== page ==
It does not help matters for a journalist when the spokesman you are dealing with calls you a liar. Still worse if he believes your country’s press is congenitally incapable of telling the truth.
“Let’s just say if I wanted to look up, if I wanted to read a write-up of how Manchester United fared last night in the Champions League Cup, I might open up a British newspaper,” said Robert Gibbs, the White House press secretary last week. “If I was looking for something that bordered on truthful news, I’m not entirely sure it’d be the first pack of clips I’d pick up.”
What accounts for this xenophobic outburst? The Daily Telegraph reported that photographs of alleged prisoner abuse at Abu Ghraib, the Iraqi prison, include images of apparent rape and sexual abuse by Americans. President Obama has refused to release these pictures. The Telegraph quotes Major General Antonio Taguba, the former army officer who conducted an inquiry into the jail: “These pictures show torture, abuse, rape and every indecency.”
Mr Gibbs doesn’t deny this; he just attacks the nationality of the media in question.
Now let’s now get too sanctimonious. The British press has its moments of truth and decency and courage, and its less valiant times. Some of it is made up and untrue. It has different news values to the US media (which assumes its own are universal), and different economics (which helps to explain the former).
This odd episode underlines that the British press in Washington has a curious status, somewhere in between a remote provincial nuisance and a star on the central stage. The British hack in Washington is, these days, accorded little or no access by the US government. The White House press office will not return calls, or if it does, too late to be of any use. Even if the US is dealing with a British issue, its government will frequently not bother to speak with the British press. The Brits come below any level of local US media. The UK embassy is terrified of upsetting its hosts and doesn’t much help.
There was a time when it was different – when UK correspondents could expect to be on first name terms with many of the US political elite, at home in their summer places and on their tennis courts, but that was thirty years ago.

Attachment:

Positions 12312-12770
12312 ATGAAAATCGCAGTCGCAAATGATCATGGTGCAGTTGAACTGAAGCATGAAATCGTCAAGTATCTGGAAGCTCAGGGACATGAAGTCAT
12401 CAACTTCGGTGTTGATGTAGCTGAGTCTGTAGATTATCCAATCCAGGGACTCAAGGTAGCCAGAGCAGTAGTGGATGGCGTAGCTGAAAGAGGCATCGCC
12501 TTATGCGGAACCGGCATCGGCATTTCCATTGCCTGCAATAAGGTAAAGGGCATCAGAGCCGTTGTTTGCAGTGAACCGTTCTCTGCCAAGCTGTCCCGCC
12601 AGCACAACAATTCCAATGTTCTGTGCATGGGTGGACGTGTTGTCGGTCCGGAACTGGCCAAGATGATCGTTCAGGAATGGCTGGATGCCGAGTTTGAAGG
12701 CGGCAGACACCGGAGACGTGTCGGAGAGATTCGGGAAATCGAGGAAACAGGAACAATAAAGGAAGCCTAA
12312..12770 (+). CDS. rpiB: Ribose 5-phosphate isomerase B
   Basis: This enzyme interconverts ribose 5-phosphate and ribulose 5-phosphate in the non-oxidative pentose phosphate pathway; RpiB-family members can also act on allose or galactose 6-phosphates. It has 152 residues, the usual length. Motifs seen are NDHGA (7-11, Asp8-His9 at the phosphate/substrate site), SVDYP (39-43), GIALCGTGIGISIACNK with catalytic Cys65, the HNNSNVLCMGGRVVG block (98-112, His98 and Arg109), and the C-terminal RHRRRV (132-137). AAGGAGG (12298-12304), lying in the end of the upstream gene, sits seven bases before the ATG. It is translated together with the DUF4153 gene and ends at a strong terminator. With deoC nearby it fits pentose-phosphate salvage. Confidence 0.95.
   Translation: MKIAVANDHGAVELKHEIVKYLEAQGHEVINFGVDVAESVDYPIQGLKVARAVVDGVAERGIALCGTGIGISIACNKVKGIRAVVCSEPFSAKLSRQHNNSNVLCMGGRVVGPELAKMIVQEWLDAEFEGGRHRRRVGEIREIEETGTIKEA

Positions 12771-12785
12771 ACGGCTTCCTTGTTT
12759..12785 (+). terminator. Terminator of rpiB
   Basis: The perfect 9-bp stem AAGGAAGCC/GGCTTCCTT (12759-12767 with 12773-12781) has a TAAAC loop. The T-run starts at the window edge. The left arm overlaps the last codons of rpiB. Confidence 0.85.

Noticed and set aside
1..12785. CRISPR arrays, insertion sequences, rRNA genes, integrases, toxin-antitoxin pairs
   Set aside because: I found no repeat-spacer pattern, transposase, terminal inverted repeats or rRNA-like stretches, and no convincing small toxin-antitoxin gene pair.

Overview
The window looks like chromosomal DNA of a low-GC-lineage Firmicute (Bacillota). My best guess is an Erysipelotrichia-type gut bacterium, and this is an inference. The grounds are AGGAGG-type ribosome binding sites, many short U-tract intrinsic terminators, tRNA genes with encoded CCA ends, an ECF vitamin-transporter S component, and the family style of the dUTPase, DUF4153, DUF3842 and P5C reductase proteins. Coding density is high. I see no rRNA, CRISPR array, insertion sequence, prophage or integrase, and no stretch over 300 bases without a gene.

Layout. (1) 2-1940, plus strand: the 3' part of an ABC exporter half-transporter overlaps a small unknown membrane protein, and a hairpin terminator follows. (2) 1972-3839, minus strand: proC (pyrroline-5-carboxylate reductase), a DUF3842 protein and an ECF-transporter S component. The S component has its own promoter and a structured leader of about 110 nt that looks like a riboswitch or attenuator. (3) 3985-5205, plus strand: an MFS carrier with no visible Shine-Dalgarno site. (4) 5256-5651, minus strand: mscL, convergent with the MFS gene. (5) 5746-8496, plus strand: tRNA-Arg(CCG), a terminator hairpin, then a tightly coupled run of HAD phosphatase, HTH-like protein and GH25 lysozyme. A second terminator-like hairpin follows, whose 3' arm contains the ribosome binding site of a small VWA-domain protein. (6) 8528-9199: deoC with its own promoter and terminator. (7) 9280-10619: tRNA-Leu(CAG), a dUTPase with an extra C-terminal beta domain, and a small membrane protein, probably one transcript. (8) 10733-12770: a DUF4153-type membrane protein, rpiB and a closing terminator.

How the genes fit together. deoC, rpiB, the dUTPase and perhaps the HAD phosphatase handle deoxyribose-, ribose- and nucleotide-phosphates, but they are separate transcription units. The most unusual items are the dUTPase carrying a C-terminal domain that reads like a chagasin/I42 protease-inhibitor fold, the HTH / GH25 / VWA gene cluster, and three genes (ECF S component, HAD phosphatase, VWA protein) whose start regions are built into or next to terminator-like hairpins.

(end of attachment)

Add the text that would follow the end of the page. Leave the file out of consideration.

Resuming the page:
Yet the British press matters in Washington in a way that other foreign media doesn’t. It is partly the language: Americans read the British media online. And many like it, since it is often more outspoken, critical, argumentative (and usually better written). This is partly a question of taste, partly of politics. The Telegraph has an American readership because it is conservative, for example, just as the Guardian has staked a claim to be the global medium for the liberal-left. A good US scoop by a British journalist will be round the world by the time the hack is out of bed the next day, including in the US.
So why does Gibbs get cross? Because it hurts. He knows that the Telegraph has a good story, and that he can’t deny the central point: what the guy says. And he knows it is a detailed report with telling identifiers that mean it can’t easily be knocked down. And he knows it is half way around the world and the damage is done. He will be under pressure to deal with a difficult irritant, and he can’t deny the story, which would be the only thing that matters. So what does he do? He plays the man, not the ball – attacks the journalists. And to make it all the worse, he has a go at the nation, not just the journalist or the paper. British journalists are liars.
In another country, the British embassy would stand up for itself and criticise a government that was seeking to muzzle criticism and attacking journalist for telling the truth. Not here. Xenophobia is permitted at the expense of the British.
Who wins in this nasty dispute? The Telegraph. Here is a comment by the paper’s Washington correspondent, Toby Harnden. Gibbs should apologise; he won’t, because the White House doesn’t.